Alpha FLTA005 and Firefly’s future Alpha launches will continue to be performed as responsive space operations that are observed by members of the U.S. Space Force Tactically Responsive Space team to further define the training, infrastructure, and operational requirements for repeatable, on-demand launch capabilities. During the final launch operations, Firefly will transport the payload fairing to the launch pad and mate it to Firefly’s Alpha rocket within hours of the scheduled liftoff, compared to weeks in a typical operation.

Click here for more details on the Alpha FLTA005 mission and the livestream.

Publisher: SatNow

GNSS Constellations - A list of all GNSS satellites by constellations


Satellite NameOrbit Date
BeiDou-3 G4Geostationary Orbit (GEO)17 May, 2023
BeiDou-3 G2Geostationary Orbit (GEO)09 Mar, 2020
Compass-IGSO7Inclined Geosynchronous Orbit (IGSO)09 Feb, 2020
BeiDou-3 M19Medium Earth Orbit (MEO)16 Dec, 2019
BeiDou-3 M20Medium Earth Orbit (MEO)16 Dec, 2019
BeiDou-3 M21Medium Earth Orbit (MEO)23 Nov, 2019
BeiDou-3 M22Medium Earth Orbit (MEO)23 Nov, 2019
BeiDou-3 I3Inclined Geosynchronous Orbit (IGSO)04 Nov, 2019
BeiDou-3 M23Medium Earth Orbit (MEO)22 Sep, 2019
BeiDou-3 M24Medium Earth Orbit (MEO)22 Sep, 2019


Satellite NameOrbit Date
GSAT0223MEO - Near-Circular05 Dec, 2021
GSAT0224MEO - Near-Circular05 Dec, 2021
GSAT0219MEO - Near-Circular25 Jul, 2018
GSAT0220MEO - Near-Circular25 Jul, 2018
GSAT0221MEO - Near-Circular25 Jul, 2018
GSAT0222MEO - Near-Circular25 Jul, 2018
GSAT0215MEO - Near-Circular12 Dec, 2017
GSAT0216MEO - Near-Circular12 Dec, 2017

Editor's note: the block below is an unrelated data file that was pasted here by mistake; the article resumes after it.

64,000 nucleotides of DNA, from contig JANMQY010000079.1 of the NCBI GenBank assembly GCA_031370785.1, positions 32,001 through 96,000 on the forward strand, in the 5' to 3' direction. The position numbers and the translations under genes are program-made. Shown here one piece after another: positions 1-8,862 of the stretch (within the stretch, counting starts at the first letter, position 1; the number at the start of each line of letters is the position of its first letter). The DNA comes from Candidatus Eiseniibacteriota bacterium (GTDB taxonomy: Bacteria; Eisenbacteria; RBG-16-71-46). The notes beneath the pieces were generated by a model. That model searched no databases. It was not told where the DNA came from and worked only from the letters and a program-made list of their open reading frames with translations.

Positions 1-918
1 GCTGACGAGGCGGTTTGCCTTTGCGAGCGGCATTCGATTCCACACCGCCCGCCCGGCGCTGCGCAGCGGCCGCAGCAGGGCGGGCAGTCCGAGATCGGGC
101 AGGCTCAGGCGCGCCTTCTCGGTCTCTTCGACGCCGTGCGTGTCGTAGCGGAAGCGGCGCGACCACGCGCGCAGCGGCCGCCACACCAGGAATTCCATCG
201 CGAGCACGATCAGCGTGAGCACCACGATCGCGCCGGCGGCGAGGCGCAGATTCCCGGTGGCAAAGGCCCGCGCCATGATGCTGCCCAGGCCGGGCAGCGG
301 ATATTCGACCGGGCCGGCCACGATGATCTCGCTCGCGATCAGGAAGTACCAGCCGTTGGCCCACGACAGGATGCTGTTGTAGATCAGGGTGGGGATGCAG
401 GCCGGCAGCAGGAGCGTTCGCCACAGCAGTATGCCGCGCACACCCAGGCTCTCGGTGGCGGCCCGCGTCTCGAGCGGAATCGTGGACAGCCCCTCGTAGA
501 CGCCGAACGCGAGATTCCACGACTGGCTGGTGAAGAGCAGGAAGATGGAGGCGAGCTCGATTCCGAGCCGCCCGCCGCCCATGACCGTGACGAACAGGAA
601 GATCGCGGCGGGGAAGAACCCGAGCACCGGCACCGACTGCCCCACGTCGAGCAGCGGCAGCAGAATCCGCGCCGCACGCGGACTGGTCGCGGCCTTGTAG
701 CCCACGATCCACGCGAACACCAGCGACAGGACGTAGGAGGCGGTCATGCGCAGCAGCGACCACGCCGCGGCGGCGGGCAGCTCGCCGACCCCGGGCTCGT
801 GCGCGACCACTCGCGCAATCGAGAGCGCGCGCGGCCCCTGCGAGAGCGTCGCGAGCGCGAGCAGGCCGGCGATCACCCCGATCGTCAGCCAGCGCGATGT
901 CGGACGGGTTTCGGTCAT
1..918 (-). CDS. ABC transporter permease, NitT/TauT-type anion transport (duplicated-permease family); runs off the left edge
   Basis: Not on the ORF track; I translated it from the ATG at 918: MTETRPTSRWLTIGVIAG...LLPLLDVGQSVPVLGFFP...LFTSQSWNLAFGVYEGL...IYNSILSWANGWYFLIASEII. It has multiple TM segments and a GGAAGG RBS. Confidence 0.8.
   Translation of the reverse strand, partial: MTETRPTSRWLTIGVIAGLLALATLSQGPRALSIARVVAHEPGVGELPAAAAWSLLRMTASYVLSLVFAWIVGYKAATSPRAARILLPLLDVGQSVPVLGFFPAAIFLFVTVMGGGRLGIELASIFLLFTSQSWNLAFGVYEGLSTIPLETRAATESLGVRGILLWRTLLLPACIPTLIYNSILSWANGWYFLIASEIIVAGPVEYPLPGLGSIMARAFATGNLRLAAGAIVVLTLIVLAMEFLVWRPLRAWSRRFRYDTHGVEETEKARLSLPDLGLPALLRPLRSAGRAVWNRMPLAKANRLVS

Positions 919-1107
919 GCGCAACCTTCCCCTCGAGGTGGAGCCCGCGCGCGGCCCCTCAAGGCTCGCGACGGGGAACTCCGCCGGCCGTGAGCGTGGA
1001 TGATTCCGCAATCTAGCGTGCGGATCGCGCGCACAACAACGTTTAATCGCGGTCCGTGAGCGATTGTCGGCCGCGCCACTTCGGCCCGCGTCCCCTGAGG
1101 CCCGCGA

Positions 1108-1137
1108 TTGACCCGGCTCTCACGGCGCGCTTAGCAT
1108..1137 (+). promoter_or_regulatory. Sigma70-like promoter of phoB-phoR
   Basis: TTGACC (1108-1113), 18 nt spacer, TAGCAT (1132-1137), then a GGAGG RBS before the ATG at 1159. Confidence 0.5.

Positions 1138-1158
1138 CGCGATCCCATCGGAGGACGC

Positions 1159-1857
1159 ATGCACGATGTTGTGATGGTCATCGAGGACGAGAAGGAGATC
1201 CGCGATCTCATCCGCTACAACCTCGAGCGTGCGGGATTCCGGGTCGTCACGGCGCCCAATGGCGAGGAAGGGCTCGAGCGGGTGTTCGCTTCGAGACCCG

GSAT0217MEO - Near-Circular12 Dec, 2017
GSAT0218MEO - Near-Circular12 Dec, 2017


Satellite NameOrbit Date
Kosmos 2569--07 Aug, 2023
Kosmos 2564--28 Nov, 2022
Kosmos 2559--10 Oct, 2022
Kosmos 2557--07 Jul, 2022
Kosmos 2547--25 Oct, 2020
Kosmos 2545--16 Mar, 2020
Kosmos 2544--11 Dec, 2019
Kosmos 2534--27 May, 2019
Kosmos 2529--03 Nov, 2018
Kosmos 2527--16 Jun, 2018


Satellite NameOrbit Date
Navstar 82Medium Earth Orbit19 Jan, 2023
Navstar 81Medium Earth Orbit17 Jun, 2021
Navstar 78Medium Earth Orbit22 Aug, 2019
Navstar 77Medium Earth Orbit23 Dec, 2018
Navstar 76Medium Earth Orbit05 Feb, 2016
Navstar 75Medium Earth Orbit31 Oct, 2015
Navstar 74Medium Earth Orbit15 Jul, 2015
Navstar 73Medium Earth Orbit25 Mar, 2015
Navstar 72Medium Earth Orbit29 Oct, 2014
Navstar 71Medium Earth Orbit02 Aug, 2014


Satellite NameOrbit Date
NVS-01Geostationary Orbit (GEO)29 May, 2023
IRNSS-1IInclined Geosynchronous Orbit (IGSO)12 Apr, 2018
IRNSS-1HSub Geosynchronous Transfer Orbit (Sub-GTO)31 Aug, 2017
IRNSS-1GGeostationary Orbit (GEO)28 Apr, 2016
IRNSS-1FGeostationary Orbit (GEO)10 Mar, 2016
IRNSS-1EGeosynchronous Orbit (IGSO)20 Jan, 2016
IRNSS-1DInclined Geosynchronous Orbit (IGSO)28 Mar, 2015
IRNSS-1CGeostationary Orbit (GEO)16 Oct, 2014
IRNSS-1BInclined Geosynchronous Orbit (IGSO)04 Apr, 2014
IRNSS-1AInclined Geosynchronous Orbit (IGSO)01 Jul, 2013